RIAA Suggests Blanket Licenses, Market Based Rates and The Creation of Sound Performance Copyright For Music Licensing
Simplifying the licensing system for musical works is key to further expanding the digital music marketplace, providing fans with more music options and creating healthier revenue streams for music creators, according to the Recording Industry Association of America’s (RIAA) official comments filed as part of the U.S. Copyright Office’s examination of music licensing. “Modernizing the licensing system for musical works is a win for everyone, but must be a collaborative exercise,” says Cary Sherman, CEO RIAA.
The proposal encourages blanket licenses that would include “all necessary rights instead of multiple licenses from multiple entities with overlapping rights.” It also includes a suggestion that, “publishers and songwriters be compensated with rates negotiated and agreed to by industry partners rather than those set by the courts.” Finally the organization also calls for the establishment of a terrestrial performance right so, “artists and labels can be paid when their music is played over AM/FM radio.”
Adjusting rates to a market-based system would require the consent decrees which govern ASCAP and BMI to be radically rewritten or perhaps voided, something which many publishers and songwriters are in favor of doing. Perhaps the most revolutionary of the RIAA suggestions is to create what appears to be a single royalty for all rights which would then be split amongst stakeholders according to a set percentage. The RIAA explains it by saying in its press release, “A rate that is an agreed, consistent, set percentage of label revenues from modern music products…Only if a precise percentage were negotiated and agreed by stakeholders might it then be suggested as legislation, so that no party would be agreeing to reform without understanding its economic consequences. This would be a market-based royalty, because labels’ deals are negotiated in the marketplace, and publishers and songwriters would receive the percentage of that deal that they had previously negotiated with record companies.”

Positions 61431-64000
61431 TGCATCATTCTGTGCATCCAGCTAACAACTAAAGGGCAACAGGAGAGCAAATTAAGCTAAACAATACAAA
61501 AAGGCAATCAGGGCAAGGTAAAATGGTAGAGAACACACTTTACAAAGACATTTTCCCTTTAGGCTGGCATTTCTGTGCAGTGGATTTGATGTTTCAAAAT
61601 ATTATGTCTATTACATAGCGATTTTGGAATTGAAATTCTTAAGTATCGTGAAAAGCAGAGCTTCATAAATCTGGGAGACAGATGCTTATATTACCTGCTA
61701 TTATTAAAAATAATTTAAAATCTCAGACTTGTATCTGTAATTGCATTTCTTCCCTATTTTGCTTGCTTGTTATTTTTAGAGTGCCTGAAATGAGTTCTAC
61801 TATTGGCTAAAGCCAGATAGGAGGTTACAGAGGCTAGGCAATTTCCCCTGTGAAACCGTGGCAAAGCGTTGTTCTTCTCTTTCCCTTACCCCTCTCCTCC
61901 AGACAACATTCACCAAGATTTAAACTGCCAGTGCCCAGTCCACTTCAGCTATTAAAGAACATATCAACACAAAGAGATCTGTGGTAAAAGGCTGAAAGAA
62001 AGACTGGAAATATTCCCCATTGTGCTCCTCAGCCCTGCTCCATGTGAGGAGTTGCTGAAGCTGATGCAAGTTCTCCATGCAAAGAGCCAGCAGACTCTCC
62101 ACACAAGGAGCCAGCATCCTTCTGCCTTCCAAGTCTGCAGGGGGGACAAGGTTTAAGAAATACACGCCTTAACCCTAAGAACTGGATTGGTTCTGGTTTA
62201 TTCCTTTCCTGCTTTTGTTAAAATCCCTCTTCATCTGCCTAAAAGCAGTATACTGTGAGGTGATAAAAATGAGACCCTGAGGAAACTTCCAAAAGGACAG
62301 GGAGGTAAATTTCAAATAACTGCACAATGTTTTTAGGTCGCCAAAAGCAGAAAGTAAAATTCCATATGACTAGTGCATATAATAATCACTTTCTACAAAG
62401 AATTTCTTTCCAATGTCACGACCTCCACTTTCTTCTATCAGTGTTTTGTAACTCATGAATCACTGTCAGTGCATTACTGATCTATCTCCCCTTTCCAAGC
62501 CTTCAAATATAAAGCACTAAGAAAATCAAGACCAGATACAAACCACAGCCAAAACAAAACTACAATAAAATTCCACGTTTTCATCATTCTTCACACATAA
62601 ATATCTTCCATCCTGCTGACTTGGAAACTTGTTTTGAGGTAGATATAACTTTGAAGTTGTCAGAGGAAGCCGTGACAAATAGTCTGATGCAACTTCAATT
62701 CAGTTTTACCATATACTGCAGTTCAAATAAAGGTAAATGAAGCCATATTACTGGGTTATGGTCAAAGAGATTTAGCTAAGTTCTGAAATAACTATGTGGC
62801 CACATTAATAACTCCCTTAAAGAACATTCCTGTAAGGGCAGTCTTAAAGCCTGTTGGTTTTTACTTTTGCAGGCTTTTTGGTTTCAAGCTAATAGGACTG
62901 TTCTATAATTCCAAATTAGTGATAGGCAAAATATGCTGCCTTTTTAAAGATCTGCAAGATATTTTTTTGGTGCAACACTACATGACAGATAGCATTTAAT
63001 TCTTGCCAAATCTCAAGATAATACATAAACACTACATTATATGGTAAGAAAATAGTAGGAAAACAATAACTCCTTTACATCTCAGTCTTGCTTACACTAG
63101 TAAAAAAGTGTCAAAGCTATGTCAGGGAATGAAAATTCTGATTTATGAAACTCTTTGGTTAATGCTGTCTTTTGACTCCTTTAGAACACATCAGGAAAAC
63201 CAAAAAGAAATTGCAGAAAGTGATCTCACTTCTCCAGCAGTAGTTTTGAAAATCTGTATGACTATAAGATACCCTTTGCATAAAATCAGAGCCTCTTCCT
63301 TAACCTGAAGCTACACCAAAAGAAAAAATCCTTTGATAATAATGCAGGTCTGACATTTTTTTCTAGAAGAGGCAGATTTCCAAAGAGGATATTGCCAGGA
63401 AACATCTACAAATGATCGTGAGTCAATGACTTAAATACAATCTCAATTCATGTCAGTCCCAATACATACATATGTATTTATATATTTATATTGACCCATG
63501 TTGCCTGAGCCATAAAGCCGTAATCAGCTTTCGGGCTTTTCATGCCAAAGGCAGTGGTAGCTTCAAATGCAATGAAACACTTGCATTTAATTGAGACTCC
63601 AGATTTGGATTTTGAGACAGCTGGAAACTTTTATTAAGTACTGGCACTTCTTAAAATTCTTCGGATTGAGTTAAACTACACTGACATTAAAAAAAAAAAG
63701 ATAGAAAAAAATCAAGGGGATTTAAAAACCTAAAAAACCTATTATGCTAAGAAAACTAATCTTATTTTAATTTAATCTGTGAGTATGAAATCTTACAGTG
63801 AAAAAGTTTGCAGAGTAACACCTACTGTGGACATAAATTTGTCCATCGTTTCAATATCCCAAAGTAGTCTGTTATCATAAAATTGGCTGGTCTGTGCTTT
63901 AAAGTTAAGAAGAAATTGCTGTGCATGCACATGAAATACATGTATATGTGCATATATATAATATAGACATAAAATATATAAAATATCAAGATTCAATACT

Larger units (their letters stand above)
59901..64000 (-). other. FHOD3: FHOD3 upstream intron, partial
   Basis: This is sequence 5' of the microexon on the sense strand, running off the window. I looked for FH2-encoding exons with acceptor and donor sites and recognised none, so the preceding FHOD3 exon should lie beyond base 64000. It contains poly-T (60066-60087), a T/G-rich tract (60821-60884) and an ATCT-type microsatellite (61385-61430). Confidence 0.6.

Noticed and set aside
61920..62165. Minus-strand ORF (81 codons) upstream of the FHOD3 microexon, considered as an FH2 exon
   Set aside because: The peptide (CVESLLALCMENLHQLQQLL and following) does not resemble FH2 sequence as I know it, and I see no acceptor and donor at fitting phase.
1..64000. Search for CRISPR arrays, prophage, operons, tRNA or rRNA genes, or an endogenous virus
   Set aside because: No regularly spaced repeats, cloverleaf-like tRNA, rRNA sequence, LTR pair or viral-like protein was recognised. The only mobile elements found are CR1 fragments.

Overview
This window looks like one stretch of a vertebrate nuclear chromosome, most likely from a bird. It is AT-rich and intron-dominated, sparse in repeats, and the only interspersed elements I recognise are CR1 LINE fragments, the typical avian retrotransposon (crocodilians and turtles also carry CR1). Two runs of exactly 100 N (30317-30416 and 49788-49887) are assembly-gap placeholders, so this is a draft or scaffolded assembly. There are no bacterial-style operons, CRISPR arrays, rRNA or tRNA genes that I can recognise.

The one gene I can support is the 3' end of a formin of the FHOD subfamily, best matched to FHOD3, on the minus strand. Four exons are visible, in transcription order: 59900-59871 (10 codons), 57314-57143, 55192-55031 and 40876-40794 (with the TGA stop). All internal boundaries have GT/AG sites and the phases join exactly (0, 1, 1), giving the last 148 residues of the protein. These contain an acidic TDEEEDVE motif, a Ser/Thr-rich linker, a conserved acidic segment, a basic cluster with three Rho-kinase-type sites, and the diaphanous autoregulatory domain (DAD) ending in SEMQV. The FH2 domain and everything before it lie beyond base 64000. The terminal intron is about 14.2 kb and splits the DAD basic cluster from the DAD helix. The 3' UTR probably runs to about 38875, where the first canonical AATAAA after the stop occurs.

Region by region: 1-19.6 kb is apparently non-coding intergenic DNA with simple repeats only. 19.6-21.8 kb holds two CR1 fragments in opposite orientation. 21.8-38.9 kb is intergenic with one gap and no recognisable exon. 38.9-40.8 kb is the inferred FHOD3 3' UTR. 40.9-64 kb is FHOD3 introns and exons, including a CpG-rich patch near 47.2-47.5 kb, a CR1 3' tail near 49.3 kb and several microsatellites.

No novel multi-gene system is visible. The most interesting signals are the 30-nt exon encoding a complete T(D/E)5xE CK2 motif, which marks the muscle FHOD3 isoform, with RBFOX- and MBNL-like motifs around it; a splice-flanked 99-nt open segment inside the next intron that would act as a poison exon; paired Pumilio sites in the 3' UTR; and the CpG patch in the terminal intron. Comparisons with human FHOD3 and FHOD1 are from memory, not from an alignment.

If a blanket licensing system were adopted then it would simply the licensing process and, according to the RIAA, stimulate the funding and development of innovative new music services that might spur usage and generate more income.
“We don’t pretend to have all the answers, says Sherman. “But we know the status quo is not working like it should. It’s time to have this conversation, think outside the box and begin to build a modern music marketplace – based on market-based concepts that work for all music creators. We appreciate the efforts of Congress and the Copyright Office in undertaking its examination of the complex licensing system.”
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Does the RIAA proposal go far enough? Or too far? Does it make sense to make royalty changes for the physical product marketplace and/or digital downloads at this time or should we purely focus on licensing with regards to streaming rights?